President Donald Trump has vowed to overturn what he called “ridiculous” changes to the Navy SEAL ethos and creed for special warfare combatant crewmen (SWCC) to make both gender-neutral.
Task & Purpose reported on Sept. 29 that the words such as “man” and “brotherhood” in the ethos and creed had been replaced by gender-neutral language. For example, “common man” in the creed was changed to “common citizens.”
“The previous versions of the SEAL Ethos and SWCC Creed were written prior to the law allowing women to serve as operators in Naval Special Warfare,” Lt. Cmdr. Matthew Stroup, a spokesman for Naval Special Warfare Command, said Tuesday.
“Updates were overdue,” Stroup added, noting that the changes were “favorably endorsed” by each of the unit’s major commanders and command master chiefs. The changes were first reported by American Military News.
But on Thursday, the president tweeted that the changes were unacceptable.
“I will be overturning this ridiculous order immediately!” Trump tweeted.
Spokesmen for the Chief of Naval Operations and Naval Special Warfare Command did not immediately respond to a request for comment.
The changes, which were carried out in August, were modest and impacted just a handful of words. In an Aug. 3 memo announcing the changes, Rear Adm. Collin Green said it would provide “more inclusive language” and “better reflect our diverse ranks now and into the future.”
The SWCC creed, for example, originally mentioned an “elite brotherhood of sailors” standing ready in our nation’s time and need, but was changed to an “elite group of maritime warriors.”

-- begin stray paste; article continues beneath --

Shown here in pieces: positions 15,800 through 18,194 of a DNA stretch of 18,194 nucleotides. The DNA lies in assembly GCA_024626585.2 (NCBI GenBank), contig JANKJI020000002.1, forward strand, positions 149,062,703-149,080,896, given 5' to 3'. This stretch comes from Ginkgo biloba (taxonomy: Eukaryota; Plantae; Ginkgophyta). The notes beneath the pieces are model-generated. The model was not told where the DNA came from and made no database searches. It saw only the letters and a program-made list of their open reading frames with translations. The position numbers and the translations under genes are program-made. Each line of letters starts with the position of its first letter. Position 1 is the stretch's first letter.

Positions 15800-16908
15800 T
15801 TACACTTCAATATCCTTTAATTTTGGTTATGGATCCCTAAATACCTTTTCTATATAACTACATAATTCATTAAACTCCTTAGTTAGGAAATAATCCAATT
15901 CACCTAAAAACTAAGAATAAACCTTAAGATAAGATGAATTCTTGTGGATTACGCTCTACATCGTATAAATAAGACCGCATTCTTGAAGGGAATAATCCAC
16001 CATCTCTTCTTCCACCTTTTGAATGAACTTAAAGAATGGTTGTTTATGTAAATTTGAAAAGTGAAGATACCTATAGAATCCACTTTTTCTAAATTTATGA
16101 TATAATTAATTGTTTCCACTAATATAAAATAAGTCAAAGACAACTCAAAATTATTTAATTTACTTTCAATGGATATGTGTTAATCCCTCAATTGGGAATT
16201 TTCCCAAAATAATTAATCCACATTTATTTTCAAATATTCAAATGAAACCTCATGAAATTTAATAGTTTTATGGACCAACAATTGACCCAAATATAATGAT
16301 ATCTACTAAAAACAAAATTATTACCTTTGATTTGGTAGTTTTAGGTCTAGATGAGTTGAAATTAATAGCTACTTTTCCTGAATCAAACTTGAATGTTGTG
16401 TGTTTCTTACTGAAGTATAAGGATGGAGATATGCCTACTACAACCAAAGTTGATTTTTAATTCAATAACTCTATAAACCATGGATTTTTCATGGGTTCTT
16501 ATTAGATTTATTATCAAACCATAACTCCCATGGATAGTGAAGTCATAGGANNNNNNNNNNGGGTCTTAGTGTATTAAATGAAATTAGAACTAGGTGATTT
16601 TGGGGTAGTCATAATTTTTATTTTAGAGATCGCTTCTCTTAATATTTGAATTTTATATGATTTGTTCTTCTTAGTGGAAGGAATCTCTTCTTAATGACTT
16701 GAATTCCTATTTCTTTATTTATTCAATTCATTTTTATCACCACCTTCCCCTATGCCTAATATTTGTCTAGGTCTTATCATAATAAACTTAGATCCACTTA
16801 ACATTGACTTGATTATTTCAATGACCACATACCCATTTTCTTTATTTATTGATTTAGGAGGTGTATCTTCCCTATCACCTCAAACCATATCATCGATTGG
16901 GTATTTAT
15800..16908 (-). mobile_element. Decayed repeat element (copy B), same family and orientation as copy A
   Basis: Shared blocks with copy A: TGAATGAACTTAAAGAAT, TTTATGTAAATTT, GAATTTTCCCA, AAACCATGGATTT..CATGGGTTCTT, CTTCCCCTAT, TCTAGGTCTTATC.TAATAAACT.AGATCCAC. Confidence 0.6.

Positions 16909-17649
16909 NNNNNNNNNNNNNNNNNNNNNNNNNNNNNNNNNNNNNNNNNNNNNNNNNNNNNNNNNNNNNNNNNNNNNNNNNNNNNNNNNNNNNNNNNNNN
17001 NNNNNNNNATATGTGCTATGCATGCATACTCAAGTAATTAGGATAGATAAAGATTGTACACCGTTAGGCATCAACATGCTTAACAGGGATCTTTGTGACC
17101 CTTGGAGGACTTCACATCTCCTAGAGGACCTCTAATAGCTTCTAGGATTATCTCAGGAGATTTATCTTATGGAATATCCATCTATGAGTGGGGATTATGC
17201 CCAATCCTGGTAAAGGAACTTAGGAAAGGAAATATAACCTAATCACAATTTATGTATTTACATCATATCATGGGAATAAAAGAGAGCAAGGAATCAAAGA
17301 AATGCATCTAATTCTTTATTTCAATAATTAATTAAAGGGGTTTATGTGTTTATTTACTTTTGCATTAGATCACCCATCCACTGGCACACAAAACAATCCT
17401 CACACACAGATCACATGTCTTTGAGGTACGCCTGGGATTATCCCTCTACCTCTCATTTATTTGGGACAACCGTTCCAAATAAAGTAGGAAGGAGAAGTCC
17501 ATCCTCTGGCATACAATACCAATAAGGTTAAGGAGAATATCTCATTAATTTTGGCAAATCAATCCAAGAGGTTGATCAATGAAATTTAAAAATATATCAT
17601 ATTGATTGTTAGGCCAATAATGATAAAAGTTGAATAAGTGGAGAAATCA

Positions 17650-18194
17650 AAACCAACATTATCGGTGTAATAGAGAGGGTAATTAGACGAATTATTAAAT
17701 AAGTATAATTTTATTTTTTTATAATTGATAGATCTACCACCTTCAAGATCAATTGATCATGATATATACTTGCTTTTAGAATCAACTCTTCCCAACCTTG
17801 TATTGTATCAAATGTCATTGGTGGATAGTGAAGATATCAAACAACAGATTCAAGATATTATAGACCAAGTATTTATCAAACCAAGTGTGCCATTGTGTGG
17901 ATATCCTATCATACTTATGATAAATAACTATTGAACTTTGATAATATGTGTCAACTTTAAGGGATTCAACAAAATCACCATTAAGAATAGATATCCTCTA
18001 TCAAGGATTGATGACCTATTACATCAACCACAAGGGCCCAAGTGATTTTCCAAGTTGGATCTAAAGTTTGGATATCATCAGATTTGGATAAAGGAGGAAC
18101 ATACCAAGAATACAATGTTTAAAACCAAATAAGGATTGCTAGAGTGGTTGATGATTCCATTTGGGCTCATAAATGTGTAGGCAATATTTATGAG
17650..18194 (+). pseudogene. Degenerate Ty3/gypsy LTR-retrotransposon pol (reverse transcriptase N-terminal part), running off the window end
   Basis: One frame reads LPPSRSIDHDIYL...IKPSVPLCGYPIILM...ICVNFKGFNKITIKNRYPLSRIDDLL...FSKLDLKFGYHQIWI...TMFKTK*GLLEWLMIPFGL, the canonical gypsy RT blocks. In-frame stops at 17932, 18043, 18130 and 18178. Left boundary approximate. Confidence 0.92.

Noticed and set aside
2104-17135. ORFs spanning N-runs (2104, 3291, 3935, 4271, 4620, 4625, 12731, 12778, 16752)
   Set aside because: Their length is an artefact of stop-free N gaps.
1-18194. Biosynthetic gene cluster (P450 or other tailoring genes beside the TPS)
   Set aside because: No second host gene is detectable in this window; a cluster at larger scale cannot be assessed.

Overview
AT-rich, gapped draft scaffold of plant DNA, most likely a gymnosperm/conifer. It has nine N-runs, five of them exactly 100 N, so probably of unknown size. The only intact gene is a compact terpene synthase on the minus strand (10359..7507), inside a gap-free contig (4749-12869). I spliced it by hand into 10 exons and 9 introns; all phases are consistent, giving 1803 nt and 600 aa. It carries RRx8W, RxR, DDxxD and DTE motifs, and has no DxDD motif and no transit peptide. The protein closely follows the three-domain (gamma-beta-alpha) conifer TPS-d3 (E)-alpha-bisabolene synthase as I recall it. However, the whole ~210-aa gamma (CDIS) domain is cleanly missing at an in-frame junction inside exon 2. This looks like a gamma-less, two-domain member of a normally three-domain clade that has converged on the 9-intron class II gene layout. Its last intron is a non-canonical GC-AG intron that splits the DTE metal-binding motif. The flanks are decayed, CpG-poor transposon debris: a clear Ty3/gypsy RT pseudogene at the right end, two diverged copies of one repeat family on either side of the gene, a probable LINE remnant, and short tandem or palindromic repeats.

The SEAL Ethos, meanwhile, declares its special breed of warriors are “common citizens” with an uncommon desire to succeed, in contrast to the “common man” of the original.
“Forged by adversity,” the ethos continues, “they stand alongside America’s finest special operations forces to serve their country, the American people, and protect their way of life. I am that warrior.” (Original: “I am that man.”)
Additionally, the final line of the ethos, which formerly opened with “brave men,” was changed to “brave SEALs,” which, it continues, “have fought and died building the proud tradition and feared reputation that I am bound to uphold. In the worst of conditions, the legacy of my teammates steadies my resolve and silently guides my every deed. I will not fail.”
The Navy has not yet had a female SEAL or special warfare combatant crewman, though a handful of women have attempted training since ground combat restrictions were lifted in 2016. Both specialties require months of physically and mentally-demanding training at the naval special warfare center in Coronado, California.
In December, a female Navy officer completed the two-week SEAL officer assessment and selection but was not selected for a SEAL contract, Military.com reported. And that same month, a Navy official confirmed that three enlisted women were at “various stages” of the 37-week training pipeline for special warfare combatant crewmen.
“All Naval Special Warfare officer designators, enlisted ratings, and missions are open to all qualified service members — men and women,” Stroup said. “Women have worked in critical roles in NSW since the 1990s, serve in numerous leadership positions, and deploy with [special operations forces] teams.”